What Is the Yield of a Bond?
Yield is what you want in a bond. Yield is income. Yield contributes to return. Yield is confusion! People (including overly eager bond salespeople) often misuse the term or use it inappropriately to gain an advantage in the bond market.
Don’t be a yield sucker! Understand what kind of yield is being promised on a bond or bond fund, and know what it really means.
This one is easy. The coupon yield, or the coupon rate, is part of the bond offering. A $1,000 bond with a coupon yield of 4 percent is going to pay $40 a year. A $1,000 bond with a coupon yield of 6 percent is going to pay $60 a year. Usually, the $40 or $60 or whatever is split in half and paid out twice a year on an individual bond.
Bond funds don’t really have coupon yields, although they have an average coupon yield for all the bonds in the pool. That average tells you something, for sure, but you need to remember that a bond fund may start the year and end the year with a completely different set of bonds — and a completely different average coupon yield.
Like coupon yield, current yield is easy to understand, at least on a superficial level. But a deeper level exists, and because of that, current yield is the most often misused kind of yield. In short, current yield is derived by taking the bond’s coupon yield and dividing it by the bond’s price.
Suppose you had a $1,000 face value bond with a coupon rate of 5 percent, which would equate to $50 a year in your pocket. If the bond sells today for 98 (in other words, it is selling at a discount for $980), the current yield is $50 divided by $980 = 5.10 percent. If that same bond rises in price to a premium of 103 (selling for $1,030), the current yield is $50 divided by $1,030 = 4.85 percent.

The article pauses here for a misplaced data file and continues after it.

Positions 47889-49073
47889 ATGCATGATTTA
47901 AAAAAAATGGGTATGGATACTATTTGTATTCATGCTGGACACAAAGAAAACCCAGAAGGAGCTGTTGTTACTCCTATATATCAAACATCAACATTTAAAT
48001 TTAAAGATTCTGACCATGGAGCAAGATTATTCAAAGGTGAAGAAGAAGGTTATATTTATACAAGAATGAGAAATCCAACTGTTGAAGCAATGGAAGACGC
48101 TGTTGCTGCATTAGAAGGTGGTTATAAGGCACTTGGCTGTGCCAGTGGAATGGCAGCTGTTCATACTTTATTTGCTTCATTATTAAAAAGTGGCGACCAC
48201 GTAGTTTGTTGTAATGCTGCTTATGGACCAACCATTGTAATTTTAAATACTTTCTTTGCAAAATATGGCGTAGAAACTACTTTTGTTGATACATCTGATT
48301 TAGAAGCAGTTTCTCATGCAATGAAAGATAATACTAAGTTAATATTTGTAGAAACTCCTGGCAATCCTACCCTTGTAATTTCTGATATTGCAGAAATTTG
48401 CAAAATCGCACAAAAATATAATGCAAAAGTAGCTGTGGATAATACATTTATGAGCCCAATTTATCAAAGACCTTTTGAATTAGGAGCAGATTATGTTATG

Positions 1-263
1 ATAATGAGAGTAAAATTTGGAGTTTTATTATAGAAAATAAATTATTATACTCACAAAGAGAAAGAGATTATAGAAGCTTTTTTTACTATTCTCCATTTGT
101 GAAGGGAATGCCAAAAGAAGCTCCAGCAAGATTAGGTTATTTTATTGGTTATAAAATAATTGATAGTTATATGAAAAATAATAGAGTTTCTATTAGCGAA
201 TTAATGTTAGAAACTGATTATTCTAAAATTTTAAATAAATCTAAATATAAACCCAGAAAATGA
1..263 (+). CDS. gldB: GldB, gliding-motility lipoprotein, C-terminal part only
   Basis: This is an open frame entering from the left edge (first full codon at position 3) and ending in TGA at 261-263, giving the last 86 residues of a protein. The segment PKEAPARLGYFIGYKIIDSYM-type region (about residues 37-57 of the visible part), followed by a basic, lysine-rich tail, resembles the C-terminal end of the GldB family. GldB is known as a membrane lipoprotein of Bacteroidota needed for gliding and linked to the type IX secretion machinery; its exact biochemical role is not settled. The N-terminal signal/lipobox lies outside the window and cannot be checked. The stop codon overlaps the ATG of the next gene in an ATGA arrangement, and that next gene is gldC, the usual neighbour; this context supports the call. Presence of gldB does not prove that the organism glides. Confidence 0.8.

The current yield is a sort of snapshot that gives you a very rough (and possibly entirely inaccurate) estimate of the return you can expect on that bond over the coming months.
If you take the current yield for just one day (translated into nickels and dimes) and multiply that amount by 30, you’d think that would give you a good estimate of how much income your bond will generate in the next month, but that’s not the case.
The current yield changes too quickly for that kind of prediction to hold true. The equivalent would be taking a measure of today’s rainfall, multiplying it by 30, and using that number to estimate rainfall for the month. (Well, the current yield would be a bit more accurate.)
Worst-case basis yield
Usually a callable bond has not just one possible call date, but several. Worst-case basis yield (or yield-to-worst-call) looks at all possible yields and tells you what your yield would be if the company or municipality decides to call your bond at the worst possible time.
Callable bonds involve considerably more risk than noncallable bonds. If interest rates drop, your bond will likely be called. Your yield on the existing bond just dropped from what you expected, and you won’t be able to reinvest your money for a like rate of return.
If interest rates have risen, the company probably won’t call your bond, but you are stuck with an asset, if you should try to sell it, that has lost principal value. (Bond prices always drop when interest rates rise.)
The 30-day SEC yield
Because you have so many ways of measuring yield, and because bond mutual funds were once notorious for manipulating yield figures, the U.S. Securities and Exchange Commission (SEC) requires that all bond funds report yield in the same manner. The 30-day SEC yield, which attempts to consolidate the yield-to-maturity of all the bonds in the portfolio, exists so the mutual fund bond shopper can have some measure with which to comparison shop.
This measure isn’t perfect, in large part because the bonds in your bond fund today may not be the same bonds in your bond fund three weeks from now. Nonetheless, the 30-day SEC yield can be helpful in choosing the right fund.